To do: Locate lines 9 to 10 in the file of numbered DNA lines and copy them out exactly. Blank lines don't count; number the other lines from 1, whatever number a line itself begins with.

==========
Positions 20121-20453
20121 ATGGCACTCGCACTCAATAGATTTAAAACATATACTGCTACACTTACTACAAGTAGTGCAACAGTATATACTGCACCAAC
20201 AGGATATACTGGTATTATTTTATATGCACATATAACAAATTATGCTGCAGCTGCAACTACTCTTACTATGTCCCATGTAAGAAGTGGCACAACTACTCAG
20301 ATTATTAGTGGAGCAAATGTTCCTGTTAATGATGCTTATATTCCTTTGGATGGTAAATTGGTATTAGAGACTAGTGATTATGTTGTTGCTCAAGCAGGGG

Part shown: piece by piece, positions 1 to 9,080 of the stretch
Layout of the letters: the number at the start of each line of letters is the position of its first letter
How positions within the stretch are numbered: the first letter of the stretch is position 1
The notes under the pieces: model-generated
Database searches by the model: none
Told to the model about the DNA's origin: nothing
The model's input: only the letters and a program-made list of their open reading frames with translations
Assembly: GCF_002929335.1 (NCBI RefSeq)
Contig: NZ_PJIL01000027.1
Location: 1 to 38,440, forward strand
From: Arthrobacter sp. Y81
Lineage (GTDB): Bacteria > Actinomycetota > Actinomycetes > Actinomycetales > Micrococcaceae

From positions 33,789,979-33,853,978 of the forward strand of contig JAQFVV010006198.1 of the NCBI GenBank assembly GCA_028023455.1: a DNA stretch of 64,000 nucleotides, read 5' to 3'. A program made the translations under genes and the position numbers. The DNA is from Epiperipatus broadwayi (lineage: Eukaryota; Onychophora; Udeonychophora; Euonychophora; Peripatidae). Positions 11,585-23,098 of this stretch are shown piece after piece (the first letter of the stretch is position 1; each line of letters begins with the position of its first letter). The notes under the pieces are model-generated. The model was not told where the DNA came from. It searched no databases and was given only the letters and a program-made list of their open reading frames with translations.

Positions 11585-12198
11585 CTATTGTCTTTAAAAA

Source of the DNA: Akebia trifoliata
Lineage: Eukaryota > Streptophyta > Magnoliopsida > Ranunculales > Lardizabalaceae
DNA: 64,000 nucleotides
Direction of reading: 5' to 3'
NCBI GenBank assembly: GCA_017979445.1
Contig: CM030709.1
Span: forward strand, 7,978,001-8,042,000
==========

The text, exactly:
Database searches by the model: none
Told to the model about the DNA's origin: nothing